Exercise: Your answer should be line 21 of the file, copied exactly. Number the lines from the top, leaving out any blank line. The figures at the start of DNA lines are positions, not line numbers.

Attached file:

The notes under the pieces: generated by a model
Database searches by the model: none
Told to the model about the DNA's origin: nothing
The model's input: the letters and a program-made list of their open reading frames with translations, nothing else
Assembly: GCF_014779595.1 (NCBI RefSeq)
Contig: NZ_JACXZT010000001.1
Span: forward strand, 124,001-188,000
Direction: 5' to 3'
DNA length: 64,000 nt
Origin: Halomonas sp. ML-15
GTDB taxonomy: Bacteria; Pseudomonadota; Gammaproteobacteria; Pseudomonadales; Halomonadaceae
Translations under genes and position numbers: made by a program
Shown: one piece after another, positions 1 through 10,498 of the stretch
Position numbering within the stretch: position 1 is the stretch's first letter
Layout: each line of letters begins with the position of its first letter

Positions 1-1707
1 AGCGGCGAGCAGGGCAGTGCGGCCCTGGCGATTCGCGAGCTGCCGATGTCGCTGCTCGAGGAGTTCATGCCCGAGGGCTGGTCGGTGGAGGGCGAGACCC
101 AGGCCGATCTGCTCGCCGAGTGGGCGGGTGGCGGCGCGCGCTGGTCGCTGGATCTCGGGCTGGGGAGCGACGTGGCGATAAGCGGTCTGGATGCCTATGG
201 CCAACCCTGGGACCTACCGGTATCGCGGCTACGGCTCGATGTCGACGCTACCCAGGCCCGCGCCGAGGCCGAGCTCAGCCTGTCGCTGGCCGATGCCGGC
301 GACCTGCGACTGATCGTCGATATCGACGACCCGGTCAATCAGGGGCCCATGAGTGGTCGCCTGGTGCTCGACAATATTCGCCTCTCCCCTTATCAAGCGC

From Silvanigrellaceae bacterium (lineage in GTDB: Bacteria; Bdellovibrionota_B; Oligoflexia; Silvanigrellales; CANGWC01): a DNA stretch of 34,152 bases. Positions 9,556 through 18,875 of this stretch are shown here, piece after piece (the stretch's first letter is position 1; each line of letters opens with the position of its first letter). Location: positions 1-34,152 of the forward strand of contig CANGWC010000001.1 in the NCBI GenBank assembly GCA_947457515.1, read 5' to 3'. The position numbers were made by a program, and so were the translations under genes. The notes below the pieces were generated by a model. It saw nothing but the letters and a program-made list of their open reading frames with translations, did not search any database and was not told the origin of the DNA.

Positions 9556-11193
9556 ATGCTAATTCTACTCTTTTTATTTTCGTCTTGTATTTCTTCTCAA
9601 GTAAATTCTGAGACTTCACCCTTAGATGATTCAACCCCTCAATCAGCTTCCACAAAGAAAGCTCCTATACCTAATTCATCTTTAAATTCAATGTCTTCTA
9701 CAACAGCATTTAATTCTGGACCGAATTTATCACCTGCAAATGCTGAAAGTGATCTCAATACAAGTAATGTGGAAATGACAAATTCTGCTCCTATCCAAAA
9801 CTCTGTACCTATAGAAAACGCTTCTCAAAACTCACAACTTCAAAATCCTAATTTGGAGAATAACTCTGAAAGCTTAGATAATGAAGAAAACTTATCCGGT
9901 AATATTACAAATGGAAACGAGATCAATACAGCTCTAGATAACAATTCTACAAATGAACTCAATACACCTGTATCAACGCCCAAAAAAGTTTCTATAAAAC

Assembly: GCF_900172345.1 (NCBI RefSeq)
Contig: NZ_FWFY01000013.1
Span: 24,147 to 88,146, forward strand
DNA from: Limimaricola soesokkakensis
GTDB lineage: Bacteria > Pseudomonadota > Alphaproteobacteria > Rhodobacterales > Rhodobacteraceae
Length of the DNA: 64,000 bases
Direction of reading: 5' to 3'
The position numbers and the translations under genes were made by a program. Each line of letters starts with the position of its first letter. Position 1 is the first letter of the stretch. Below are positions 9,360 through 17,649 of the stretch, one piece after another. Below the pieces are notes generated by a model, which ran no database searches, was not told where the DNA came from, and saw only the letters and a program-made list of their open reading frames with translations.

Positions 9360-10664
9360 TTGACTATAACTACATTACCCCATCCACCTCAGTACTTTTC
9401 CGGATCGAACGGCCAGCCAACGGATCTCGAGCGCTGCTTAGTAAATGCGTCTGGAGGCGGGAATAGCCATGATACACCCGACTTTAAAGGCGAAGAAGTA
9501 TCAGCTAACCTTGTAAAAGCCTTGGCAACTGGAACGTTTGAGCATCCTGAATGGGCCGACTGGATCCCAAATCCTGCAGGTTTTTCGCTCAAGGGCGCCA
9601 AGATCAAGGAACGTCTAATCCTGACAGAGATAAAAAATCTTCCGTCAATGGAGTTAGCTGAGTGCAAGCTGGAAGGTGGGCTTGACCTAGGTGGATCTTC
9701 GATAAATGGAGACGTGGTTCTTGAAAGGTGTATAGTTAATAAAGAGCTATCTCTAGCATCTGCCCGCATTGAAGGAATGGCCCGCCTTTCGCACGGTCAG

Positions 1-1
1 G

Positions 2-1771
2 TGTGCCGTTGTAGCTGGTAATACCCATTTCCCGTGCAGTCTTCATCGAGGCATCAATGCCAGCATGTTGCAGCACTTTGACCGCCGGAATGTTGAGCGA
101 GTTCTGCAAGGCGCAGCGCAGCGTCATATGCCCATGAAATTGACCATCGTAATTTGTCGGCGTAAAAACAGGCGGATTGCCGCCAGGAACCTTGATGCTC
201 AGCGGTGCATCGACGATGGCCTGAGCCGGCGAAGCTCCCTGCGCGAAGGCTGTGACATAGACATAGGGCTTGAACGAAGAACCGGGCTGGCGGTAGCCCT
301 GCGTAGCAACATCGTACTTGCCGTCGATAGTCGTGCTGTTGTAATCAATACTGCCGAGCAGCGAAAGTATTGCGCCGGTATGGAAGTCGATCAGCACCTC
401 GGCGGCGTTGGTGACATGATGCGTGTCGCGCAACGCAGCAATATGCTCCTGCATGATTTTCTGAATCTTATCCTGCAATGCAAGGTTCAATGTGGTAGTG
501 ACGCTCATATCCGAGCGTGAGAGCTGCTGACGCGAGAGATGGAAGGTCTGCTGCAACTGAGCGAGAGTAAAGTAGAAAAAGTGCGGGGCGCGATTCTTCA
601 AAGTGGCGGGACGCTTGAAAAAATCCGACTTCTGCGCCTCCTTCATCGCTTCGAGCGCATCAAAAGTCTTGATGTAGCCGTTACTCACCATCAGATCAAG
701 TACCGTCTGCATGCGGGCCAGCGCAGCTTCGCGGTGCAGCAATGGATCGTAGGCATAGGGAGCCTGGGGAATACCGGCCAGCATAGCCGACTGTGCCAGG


From Silvanigrellaceae bacterium (lineage in GTDB: Bacteria; Bdellovibrionota_B; Oligoflexia; Silvanigrellales; CANGWC01): a DNA stretch of 34,152 bases. Positions 9,556 through 18,875 of this stretch are shown here, piece after piece (the stretch's first letter is position 1; each line of letters opens with the position of its first letter). Location: positions 1-34,152 of the forward strand of contig CANGWC010000001.1 in the NCBI GenBank assembly GCA_947457515.1, read 5' to 3'. The position numbers were made by a program, and so were the translations under genes. The notes below the pieces were generated by a model. It saw nothing but the letters and a program-made list of their open reading frames with translations, did not search any database and was not told the origin of the DNA.